Monday, March 23, 2015

Make sure my Windows Service is enabled and running

The situation

I recently had a need to keep the ASP.NET State Service (aspnet_state) running. For some reason it was getting disabled and stopped sometimes. I assume a corporate security policy is doing it periodically, but I don't know exactly how or why it happens. However, I do know that every time the ASP.NET State Service goes down so does my web applications on my web farm because they are using the ASP.NET State Service.

The Workaround

Luckily, PowerShell makes it very easy to set the StartupType to Automatic and then start a Windows Service. No need to test state before calling since it seems to only change something if it is needed.

Set-Service -name aspnet_state -StartupType Automatic
Set-Service -name aspnet_state -Status Running

Save the two above lines in a file with any name you like ending in .ps1. I'll use EnsureStateService.ps1 for this example.

Automating the workaround

Every minute I want to execute the above PowerShell file. That way at most I will have 1 minute of downtime (minus the time it takes to enable and start the ASP.NET State Service). To create a scheduled task in Windows Task Scheduler do the following:

1. Create a task
2. Set the task to be executed as the user System.
3. I used Windows Vista, Windows Server 2008 configuration, but I don't think it matters in this case.
4. For the trigger, I set it to run Daily, running every 1 days, Repeated task every 1 minute, and stopped task if running for more than 1 minute as shown below:

5. For the Action, do the following:
For Program/script field enter PowerShell
For Add argument (optional): field enter the path to the powershell script file surrounded by double-quotes. In this example, it is "D:\MDM\EnsureStateService.ps1"

Friday, February 20, 2015

Scrum Activities Overview

Sprint Planning Meeting

First Half

Duration: 2 hours (for a 2 weeks spring), but should be scaled to the length of the sprint. For example, 4 hours for a 4 week sprint.
Frequency: Before starting a sprint
  • Scrum Master
  • Development Team
  • Product Owner
  • Steakholders


  • Product Backlog (user stories) that is prioritized and estimated in terms of hours or difficulty.
Description: Agree on what should be in the sprint

Second Half

Duration: 2 hours (for a 2 weeks spring), but should be scaled to the length of the sprint. For example, 4 hours for a 4 week sprint.
Frequency: Before starting a sprint

  • Scrum Master
  • Development Team
  • Product Owner
  • Steakholders

  • Sprint Backlog that contains development tasks that will fit that the development team thinks can be completed during the sprint
  • Plot ideal burn-down chart
Description: Hashout plan for sprint

Daily Scrum Meeting (aka Stand-up meeting)

Duration: 15 minutes
Frequency: Daily

  • Scrum Master
  • Development Team
  • Product Owner
  • Steakholders
  • Impediments (recorded by Scrum Master).
    NOTE: Not resolved during this meeting.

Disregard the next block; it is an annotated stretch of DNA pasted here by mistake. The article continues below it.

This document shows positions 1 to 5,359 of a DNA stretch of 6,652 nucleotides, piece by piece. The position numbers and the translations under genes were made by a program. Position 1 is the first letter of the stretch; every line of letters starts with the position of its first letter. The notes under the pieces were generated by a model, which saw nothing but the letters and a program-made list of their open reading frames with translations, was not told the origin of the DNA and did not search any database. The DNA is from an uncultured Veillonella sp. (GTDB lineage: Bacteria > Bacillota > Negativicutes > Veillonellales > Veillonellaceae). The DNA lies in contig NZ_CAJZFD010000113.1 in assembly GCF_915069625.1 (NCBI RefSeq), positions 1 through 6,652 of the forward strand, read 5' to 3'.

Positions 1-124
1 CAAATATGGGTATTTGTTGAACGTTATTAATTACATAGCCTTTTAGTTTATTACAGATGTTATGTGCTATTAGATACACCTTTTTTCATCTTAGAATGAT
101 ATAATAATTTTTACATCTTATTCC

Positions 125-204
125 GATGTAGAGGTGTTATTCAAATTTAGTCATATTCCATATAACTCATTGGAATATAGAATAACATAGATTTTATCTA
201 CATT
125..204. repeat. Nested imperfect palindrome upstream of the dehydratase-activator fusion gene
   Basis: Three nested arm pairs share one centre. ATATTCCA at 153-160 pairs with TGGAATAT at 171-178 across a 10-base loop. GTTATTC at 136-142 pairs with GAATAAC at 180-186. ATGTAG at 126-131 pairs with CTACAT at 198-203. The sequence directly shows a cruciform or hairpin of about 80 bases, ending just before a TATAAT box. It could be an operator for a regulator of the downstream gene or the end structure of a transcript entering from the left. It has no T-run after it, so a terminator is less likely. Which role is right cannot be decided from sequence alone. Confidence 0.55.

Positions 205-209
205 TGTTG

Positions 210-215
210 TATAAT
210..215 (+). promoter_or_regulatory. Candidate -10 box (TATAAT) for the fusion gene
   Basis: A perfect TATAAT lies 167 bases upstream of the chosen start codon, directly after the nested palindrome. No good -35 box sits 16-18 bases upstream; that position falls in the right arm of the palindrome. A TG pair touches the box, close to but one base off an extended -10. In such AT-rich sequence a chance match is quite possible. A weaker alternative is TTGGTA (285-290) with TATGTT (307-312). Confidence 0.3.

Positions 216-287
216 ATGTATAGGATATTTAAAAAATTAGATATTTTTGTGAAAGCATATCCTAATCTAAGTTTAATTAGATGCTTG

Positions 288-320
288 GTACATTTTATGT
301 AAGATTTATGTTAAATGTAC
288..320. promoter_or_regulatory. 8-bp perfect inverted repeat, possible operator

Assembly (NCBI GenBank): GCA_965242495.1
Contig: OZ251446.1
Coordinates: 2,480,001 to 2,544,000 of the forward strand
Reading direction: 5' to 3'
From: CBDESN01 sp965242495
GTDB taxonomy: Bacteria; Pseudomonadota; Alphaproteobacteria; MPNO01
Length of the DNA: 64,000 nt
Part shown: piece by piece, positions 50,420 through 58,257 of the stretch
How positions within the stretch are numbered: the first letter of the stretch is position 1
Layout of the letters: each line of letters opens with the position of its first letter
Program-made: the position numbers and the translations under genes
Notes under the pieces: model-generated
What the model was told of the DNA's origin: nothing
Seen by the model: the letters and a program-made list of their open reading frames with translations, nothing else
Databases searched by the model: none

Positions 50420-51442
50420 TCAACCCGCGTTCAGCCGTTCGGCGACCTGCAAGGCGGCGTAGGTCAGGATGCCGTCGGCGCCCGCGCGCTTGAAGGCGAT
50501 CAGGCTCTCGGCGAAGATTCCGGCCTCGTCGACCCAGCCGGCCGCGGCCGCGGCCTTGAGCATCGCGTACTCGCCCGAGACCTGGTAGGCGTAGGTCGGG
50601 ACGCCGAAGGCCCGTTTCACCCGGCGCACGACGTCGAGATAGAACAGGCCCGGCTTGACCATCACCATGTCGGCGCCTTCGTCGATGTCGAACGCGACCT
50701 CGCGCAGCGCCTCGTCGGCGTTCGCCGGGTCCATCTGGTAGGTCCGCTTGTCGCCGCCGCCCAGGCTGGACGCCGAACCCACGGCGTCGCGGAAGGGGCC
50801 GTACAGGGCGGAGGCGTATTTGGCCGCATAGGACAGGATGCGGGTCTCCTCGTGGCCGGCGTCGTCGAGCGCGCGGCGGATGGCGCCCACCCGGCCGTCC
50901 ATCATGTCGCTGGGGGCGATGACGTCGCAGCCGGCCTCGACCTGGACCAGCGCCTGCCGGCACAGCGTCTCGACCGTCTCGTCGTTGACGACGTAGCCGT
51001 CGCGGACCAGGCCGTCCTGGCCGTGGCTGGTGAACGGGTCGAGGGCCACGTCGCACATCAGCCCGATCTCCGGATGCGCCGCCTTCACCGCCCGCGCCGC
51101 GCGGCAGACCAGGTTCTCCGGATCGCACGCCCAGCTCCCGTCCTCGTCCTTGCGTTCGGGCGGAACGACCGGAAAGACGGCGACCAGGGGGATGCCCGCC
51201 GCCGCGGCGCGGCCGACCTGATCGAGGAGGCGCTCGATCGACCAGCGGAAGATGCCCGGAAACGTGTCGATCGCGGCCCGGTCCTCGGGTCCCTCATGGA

The scrum master asks each person on the team three questions:
  • What did you accomplish yesterday?
  • What are you working on today?
  • What impediments are in your way?

Daily Updates

Update Sprint Burndown Chart: At the end of each day each developer updates the number of hours remaining for the task s/he is working on.

Sprint Review Meeting

Duration: Max of four hours
Frequency: At the end of the sprint
  • Scrum Master
  • Development Team
  • Product Owner
  • Steakholders
  • Feedback from product owner, steakholders
Demonstration of what was implemented in the spring

Sprint Retrospective Meeting

Duration: Max of 3 hours
Frequency: At the end of the sprint
  • Scrum Master
  • Development Team
  • Product Owner
  • Steakholders
  • Document:
    • What went well during the sprint?
    • What could be improved in the next sprint
  • Improve process as needed
Reflect on the sprint.


Monday, February 2, 2015

Grant Permissions to create, alter, or view definition of a view in SQL Server

Let's assume you have a SQL Server user called reporting_user and it has select only access to some tables. To give that user the ability to create views use the following statements (be sure to change reporting_user to the name of your user).

grant create view to reporting_user
grant select on schema :: dbo to reporting_user
grant view definition on schema :: dbo to reporting_user

Friday, January 16, 2015

HBase Basics

What is Hadoop

HBase is the Hadoop database modeled after Google's Bigtable. It is an Apache Top Level Project. This means it is open source. It is however embraced and supported by IBM, etc. It is used by industry heavy hitters like Facebook, Twitter, etc to access BigData. It is written in Java, but there are other API to access it. It has the following characteristics:

  • Sparse - data is scattered
  • Distributed - spread out over commodity hardware
  • Persistent - data will be saved
  • Multi-dimensional - may be multiple versions of data
  • Sorted Map - need a key to access the data

NoSQL Technology

  • HBase is a NoSQL datastore
  • NoSQL stands for "Not only SQL"
  • Not intended to replace a RDBMS
  • Suited for specific business needs that require
    • Massive scaling to terabytes and petabytes and larger
    • Commodity Hardware used for scaling out solution
    • Not knowing schema upfront

Why HBase

  • HBase CAN replace costly implementations of RDBMS for BigData applications, but is not meant to replace RDBMS entirely because 
    • It doesn't support SQL
    • Not for transactional processing
    • Does not support table joins
  • Horizontal scaling for very large data sets
  • Ability to add commodity hardware without interruption of service
  • Don't know data types in advance. This allows for a flexible schema.
  • Need RANDOM read/write access to BigData. Reads and writes are very quick and efficient.
  • Sharding - sharing the data between nodes
NOTE: Everything is stored as an array of bytes (except timestamp which is stored as a long integer).

HBase vs. RDBMS

Topic HBase RDBMS